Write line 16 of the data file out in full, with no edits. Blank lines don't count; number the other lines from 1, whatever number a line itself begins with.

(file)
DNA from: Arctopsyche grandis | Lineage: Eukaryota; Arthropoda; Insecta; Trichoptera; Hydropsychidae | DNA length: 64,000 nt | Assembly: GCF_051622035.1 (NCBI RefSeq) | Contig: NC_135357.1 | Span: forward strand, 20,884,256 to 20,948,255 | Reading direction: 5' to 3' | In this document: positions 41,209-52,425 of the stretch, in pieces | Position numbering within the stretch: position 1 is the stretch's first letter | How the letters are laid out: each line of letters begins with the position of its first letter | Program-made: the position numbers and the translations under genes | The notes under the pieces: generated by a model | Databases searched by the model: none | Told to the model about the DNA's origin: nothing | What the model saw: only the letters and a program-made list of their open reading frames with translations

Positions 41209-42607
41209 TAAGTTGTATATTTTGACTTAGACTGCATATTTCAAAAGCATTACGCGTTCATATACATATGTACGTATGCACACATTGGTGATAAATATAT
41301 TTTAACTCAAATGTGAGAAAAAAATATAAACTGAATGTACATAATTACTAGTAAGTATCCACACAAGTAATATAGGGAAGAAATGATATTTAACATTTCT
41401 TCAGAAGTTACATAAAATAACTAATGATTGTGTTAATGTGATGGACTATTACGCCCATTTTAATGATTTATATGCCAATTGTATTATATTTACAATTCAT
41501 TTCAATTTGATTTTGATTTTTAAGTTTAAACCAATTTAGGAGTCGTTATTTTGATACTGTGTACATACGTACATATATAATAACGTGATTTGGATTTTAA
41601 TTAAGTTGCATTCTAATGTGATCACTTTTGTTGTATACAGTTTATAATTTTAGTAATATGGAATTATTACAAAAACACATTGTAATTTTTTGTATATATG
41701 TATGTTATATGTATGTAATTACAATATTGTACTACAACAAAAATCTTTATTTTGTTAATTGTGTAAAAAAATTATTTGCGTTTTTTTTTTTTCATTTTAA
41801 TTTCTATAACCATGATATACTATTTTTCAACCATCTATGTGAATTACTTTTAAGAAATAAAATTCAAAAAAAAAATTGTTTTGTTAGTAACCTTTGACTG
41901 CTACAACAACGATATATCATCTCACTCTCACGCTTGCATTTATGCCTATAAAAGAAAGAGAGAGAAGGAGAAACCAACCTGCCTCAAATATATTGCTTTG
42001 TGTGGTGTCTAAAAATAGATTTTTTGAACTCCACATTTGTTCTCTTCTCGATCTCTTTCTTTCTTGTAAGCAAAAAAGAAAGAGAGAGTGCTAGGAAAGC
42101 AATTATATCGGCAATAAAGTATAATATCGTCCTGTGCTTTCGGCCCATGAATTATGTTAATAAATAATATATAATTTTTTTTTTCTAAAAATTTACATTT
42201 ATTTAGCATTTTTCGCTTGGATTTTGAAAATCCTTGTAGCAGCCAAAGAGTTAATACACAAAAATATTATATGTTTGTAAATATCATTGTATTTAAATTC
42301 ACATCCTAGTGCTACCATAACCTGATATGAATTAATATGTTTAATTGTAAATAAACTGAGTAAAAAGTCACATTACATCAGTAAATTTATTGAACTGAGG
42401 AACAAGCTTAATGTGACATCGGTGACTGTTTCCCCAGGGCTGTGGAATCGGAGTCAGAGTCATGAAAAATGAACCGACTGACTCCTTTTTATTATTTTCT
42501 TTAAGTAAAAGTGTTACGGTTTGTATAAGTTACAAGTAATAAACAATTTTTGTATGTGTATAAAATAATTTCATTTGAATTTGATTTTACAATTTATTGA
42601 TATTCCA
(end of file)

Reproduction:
42501 TTAAGTAAAAGTGTTACGGTTTGTATAAGTTACAAGTAATAAACAATTTTTGTATGTGTATAAAATAATTTCATTTGAATTTGATTTTACAATTTATTGA